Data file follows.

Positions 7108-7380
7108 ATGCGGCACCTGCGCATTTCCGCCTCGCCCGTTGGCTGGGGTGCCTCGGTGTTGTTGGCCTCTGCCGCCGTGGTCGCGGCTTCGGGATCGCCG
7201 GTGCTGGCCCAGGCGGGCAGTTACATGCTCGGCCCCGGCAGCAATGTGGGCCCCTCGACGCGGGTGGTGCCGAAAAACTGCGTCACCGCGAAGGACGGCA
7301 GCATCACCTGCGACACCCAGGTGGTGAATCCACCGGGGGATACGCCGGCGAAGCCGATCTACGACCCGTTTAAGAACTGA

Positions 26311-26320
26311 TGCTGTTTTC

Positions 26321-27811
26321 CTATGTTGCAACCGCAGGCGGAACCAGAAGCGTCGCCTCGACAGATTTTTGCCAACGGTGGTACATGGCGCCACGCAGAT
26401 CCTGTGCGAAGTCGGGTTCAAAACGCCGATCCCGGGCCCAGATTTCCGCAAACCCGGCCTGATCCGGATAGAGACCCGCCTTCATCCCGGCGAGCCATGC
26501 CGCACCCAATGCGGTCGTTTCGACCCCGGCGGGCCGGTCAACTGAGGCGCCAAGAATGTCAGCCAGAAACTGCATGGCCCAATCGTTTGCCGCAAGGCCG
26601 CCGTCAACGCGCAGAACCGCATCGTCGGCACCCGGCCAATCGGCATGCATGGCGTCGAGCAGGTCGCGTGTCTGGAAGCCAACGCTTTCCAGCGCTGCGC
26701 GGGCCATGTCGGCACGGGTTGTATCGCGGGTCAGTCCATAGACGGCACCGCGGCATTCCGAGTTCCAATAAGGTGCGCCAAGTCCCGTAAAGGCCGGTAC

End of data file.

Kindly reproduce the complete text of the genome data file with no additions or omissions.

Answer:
Positions 7108-7380
7108 ATGCGGCACCTGCGCATTTCCGCCTCGCCCGTTGGCTGGGGTGCCTCGGTGTTGTTGGCCTCTGCCGCCGTGGTCGCGGCTTCGGGATCGCCG
7201 GTGCTGGCCCAGGCGGGCAGTTACATGCTCGGCCCCGGCAGCAATGTGGGCCCCTCGACGCGGGTGGTGCCGAAAAACTGCGTCACCGCGAAGGACGGCA
7301 GCATCACCTGCGACACCCAGGTGGTGAATCCACCGGGGGATACGCCGGCGAAGCCGATCTACGACCCGTTTAAGAACTGA

Positions 26311-26320
26311 TGCTGTTTTC

Positions 26321-27811
26321 CTATGTTGCAACCGCAGGCGGAACCAGAAGCGTCGCCTCGACAGATTTTTGCCAACGGTGGTACATGGCGCCACGCAGAT
26401 CCTGTGCGAAGTCGGGTTCAAAACGCCGATCCCGGGCCCAGATTTCCGCAAACCCGGCCTGATCCGGATAGAGACCCGCCTTCATCCCGGCGAGCCATGC
26501 CGCACCCAATGCGGTCGTTTCGACCCCGGCGGGCCGGTCAACTGAGGCGCCAAGAATGTCAGCCAGAAACTGCATGGCCCAATCGTTTGCCGCAAGGCCG
26601 CCGTCAACGCGCAGAACCGCATCGTCGGCACCCGGCCAATCGGCATGCATGGCGTCGAGCAGGTCGCGTGTCTGGAAGCCAACGCTTTCCAGCGCTGCGC
26701 GGGCCATGTCGGCACGGGTTGTATCGCGGGTCAGTCCATAGACGGCACCGCGGCATTCCGAGTTCCAATAAGGTGCGCCAAGTCCCGTAAAGGCCGGTAC